Why Is Mars Called the Red Planet and What Is Its Atmosphere Made Of?

Mars is popularly known as the Red Planet because of its distinct rusty color. The planet's color can even be seen with the naked eye from Earth, appearing in the night sky as though it were a red star.

Data from Google Trends show people are curious as to how the planet got its redness. The recent searches may be to do with a viral conspiracy theory on TikTok that falsely claimed Mars is red because humans destroyed the planet in a nuclear war.

The theory is false according to current science. Mars is red because of the way it was formed billions of years ago back when the solar system was young.

The red planet is red for two main reasons: its surface, and its atmosphere.

The surface

The surface of Mars is covered in iron oxide particles. Iron oxide is the same compound that gives rust its red color.

Mars has so much iron oxide on its surface because the planet is smaller and has weaker gravity than Earth does. When the planets were forming around four billion years ago, their surfaces would have been made of hellish oceans of molten rock and metals—including naturally occurring iron oxide.

Earth's larger size and stronger gravity meant this molten rock was under higher pressure in its early days, resulting in higher temperatures. This turned the iron oxide into liquid, and caused it to sink down to the planet's core, scientists believe.

Mars, being smaller, did not achieve the same temperatures. The iron oxide remained stable, didn't sink so much, and as a result is more spread out around the planet today.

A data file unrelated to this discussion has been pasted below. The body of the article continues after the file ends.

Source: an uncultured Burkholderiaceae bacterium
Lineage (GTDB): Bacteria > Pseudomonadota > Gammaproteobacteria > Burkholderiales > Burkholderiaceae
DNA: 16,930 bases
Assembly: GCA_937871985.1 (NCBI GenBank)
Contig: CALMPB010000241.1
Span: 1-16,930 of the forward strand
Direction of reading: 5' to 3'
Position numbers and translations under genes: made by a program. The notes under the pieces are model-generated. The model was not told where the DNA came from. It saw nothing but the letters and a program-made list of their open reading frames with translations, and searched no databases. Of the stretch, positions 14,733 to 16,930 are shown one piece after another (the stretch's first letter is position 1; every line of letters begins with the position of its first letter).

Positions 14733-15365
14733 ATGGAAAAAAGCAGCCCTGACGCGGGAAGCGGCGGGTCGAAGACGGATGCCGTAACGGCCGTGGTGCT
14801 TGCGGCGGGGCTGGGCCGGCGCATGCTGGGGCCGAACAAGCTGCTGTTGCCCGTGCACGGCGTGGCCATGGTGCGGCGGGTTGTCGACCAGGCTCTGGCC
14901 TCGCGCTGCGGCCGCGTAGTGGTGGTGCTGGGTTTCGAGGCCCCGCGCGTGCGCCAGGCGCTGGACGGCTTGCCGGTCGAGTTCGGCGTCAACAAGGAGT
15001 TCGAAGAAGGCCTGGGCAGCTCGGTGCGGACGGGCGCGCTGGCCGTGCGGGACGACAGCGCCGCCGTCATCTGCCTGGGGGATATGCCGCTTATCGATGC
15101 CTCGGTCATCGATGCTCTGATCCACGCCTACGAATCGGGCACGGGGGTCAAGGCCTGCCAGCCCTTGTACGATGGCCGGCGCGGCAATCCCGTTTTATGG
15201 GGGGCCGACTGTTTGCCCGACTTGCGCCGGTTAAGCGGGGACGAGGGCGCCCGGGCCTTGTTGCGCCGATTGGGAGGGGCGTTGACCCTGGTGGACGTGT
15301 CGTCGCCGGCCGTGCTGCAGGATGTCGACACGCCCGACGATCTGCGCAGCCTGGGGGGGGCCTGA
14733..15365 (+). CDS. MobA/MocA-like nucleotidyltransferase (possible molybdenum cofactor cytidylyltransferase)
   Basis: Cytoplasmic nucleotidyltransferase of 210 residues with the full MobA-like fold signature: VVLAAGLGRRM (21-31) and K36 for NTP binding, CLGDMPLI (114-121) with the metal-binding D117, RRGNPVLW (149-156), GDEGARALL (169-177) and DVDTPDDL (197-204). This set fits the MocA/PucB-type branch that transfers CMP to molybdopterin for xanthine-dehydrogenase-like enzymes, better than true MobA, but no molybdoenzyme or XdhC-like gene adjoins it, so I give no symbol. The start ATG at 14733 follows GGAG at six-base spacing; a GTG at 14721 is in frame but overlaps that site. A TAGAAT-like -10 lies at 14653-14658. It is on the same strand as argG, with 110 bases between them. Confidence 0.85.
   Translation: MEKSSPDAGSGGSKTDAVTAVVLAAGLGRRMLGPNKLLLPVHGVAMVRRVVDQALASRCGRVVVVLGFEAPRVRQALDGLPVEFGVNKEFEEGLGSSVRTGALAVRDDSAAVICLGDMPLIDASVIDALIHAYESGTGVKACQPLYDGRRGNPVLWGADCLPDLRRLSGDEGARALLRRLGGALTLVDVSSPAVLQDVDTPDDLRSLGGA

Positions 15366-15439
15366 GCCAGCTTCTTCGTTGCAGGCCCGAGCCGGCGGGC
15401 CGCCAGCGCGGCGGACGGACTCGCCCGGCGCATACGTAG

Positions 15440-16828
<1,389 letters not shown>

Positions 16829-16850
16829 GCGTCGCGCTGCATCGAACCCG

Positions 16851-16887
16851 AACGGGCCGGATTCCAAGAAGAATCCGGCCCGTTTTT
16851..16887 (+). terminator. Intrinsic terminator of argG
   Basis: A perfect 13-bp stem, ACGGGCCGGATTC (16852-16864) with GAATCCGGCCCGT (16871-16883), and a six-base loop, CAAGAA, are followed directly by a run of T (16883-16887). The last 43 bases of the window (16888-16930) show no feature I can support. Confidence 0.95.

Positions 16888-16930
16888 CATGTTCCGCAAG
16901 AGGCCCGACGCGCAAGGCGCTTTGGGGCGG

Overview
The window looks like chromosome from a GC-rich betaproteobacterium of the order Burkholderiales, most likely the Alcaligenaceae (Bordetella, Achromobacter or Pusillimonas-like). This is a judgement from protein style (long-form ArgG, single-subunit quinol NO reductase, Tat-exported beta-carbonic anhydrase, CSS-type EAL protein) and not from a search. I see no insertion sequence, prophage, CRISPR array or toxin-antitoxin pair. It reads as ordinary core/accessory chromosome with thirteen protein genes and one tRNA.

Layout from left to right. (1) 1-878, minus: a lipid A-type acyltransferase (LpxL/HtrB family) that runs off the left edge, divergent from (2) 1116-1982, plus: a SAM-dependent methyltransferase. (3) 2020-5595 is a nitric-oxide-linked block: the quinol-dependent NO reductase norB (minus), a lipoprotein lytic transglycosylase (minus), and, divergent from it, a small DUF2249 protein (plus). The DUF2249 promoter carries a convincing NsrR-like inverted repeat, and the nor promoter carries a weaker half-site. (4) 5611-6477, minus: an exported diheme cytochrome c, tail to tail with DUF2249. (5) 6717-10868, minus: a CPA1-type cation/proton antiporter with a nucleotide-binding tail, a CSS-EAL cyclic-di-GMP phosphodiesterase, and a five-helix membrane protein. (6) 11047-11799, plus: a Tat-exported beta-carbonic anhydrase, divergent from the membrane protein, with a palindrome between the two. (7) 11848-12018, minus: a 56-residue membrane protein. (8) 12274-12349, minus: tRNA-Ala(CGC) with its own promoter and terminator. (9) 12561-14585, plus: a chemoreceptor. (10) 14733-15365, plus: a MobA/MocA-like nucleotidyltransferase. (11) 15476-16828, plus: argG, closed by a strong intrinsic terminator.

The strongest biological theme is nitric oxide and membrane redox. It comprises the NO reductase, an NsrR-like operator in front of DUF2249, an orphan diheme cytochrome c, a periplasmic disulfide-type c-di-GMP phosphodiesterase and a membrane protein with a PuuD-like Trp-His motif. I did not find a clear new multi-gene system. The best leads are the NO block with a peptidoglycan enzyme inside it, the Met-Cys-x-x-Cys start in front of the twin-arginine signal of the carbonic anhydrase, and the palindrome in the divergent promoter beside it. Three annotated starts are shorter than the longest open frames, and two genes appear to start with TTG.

This explanation dates back to a 2004 study by David Rubie and colleagues at the University of Bayreuth, Germany. John Murray, a planetary scientist at the Open University in Milton Keynes, UK, told the journal Nature at the time: "I do not know of any other explanation for Mars's rustiness."

The atmosphere

The second reason for Mars' redness is its atmosphere. Mars' atmosphere has been extensively analyzed by NASA's Curiosity rover which landed on the Red Planet in 2012. Scientists found that Mars' atmosphere at the surface consists of 95 percent carbon dioxide, 2.6 percent nitrogen, 1.9 percent argon, 0.16 percent oxygen, and 0.06 percent carbon monoxide.

Mars' atmosphere appears red because so much of the planet's iron oxide dust gets blown around in enormous storms.

These dust storms occur every year, and some are so big they cover areas the size of continents and can last for weeks at a time. Some, which are more rare, circle the entire planet and have caused NASA rovers to stop working.

Another reason Mars' atmosphere looks red is more complicated, and involves the way sunlight reflects off of the planet.

Mars' atmosphere is thinner than Earth's, which is one reason why humans wouldn't be able to survive there without a spacesuit. Due to this thin atmosphere, sunlight that is reflected away from Mars appears red due to a phenomenon known as Rayleigh scattering—or the lack of it.

Rayleigh scattering occurs when light hits particles that are smaller in size than the wavelength of that light, such as gas particles in the Earth's atmosphere. This process tends to scatter blue light and is the same reason the Earth's sky looks blue in the daytime.

On Mars there is less gas for the sunlight to interact with, so Rayleigh scattering does not occur as much. Conversely, on Mars there is a process called Mie scattering, in which sunlight hits particles that are roughly the same size as the wavelength of that light—such as iron oxide particles.

This process tends to deflect blue light less than red light, according to an explanation posted to StackExchange and cited to Eriita Jones of the University of South Australia.

Artist's impression of Mars
A stock image shows an artist's impression of Mars against a backdrop of stars. The planet's famous red colour comes from dust on its surface and in the atmosphere. 24K-Production/iStock